What is Victorian Home Architecture?

Victorian homes carry a timeless, classical design appeal and are still popular for new custom homes and residential building projects with or without cabinets. The interior and exterior of the structure have an ornate, multi-story layout and structuring that makes the home both comfortable and luxurious. Residential architecture firms in your local area can help you and your family plan and construct a new custom home that utilizes the central elements of Victorian architecture.

Victorian Architecture’s Historical Origins

Victorian architecture originates from England during the reign of Queen Victoria, from 1837 to 1901. Over the course of this era, it slowly began to replace the more traditional Georgian style, which more frequently applied for the estates and manor halls of the country’s elite. During the Victorian era, the architecture transformed quickly, incorporating elements of Greek revivalist styles, Italianate, and Romanesque revival.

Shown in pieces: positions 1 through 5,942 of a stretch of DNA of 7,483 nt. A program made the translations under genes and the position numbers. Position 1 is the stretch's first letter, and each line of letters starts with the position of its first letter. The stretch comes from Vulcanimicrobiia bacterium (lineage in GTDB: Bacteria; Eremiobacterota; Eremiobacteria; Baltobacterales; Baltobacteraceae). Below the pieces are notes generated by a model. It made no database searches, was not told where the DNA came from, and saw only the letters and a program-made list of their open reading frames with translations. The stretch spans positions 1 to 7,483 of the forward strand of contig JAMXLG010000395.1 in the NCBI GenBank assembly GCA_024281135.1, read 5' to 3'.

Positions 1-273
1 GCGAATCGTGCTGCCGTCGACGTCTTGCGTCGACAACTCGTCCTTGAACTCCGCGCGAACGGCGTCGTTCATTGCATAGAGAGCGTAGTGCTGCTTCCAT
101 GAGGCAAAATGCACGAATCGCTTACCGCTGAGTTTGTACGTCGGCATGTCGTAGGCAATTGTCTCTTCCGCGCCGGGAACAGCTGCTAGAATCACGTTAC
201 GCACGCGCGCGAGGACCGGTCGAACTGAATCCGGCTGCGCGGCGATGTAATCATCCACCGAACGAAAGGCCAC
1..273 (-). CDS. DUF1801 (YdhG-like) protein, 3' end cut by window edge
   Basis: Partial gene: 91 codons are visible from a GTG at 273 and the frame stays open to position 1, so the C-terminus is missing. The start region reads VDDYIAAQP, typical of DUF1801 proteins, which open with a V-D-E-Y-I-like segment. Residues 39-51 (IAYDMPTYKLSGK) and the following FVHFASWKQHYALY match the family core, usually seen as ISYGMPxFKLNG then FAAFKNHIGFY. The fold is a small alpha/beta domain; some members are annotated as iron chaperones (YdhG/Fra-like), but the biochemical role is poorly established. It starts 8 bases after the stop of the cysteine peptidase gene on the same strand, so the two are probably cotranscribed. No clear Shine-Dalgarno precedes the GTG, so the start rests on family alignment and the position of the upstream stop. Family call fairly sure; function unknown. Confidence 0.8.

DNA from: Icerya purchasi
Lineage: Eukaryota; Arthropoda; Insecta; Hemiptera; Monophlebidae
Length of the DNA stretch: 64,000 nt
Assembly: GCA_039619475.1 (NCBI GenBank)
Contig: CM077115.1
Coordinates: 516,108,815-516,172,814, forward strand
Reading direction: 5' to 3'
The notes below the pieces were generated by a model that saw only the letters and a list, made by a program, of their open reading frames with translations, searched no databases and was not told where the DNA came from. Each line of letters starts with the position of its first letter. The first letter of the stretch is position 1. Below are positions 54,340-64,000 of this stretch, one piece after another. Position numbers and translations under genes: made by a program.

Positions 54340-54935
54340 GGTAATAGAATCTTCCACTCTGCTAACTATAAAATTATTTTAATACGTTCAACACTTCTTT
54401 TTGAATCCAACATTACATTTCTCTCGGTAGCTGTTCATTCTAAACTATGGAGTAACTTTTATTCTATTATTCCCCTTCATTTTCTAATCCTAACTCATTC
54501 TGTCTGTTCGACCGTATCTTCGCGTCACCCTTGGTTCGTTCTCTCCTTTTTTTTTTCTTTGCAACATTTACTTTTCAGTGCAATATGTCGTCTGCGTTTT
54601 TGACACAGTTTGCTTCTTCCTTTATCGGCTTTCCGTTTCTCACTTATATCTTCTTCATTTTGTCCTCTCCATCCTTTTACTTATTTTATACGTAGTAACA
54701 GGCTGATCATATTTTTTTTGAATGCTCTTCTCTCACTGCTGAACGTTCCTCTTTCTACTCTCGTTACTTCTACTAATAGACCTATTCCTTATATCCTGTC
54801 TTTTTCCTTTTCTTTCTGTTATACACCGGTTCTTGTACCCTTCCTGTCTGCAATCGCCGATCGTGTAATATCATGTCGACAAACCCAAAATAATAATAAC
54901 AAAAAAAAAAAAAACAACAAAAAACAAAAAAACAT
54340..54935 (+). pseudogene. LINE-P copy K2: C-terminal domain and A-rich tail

In its original form, the architecture of the Victorian era was somewhat eclectic, with significant variances between homes in both urban and rural areas. As the middle class in Britain began to expand and the country rapidly moved towards industrialization, the homes utilizing this architectural style with cabinets and wardrobes that were more accessible and widespread. As the Victorian era came to a close, the defining characteristics of the associated architectural styles became more pronounced and easier to define.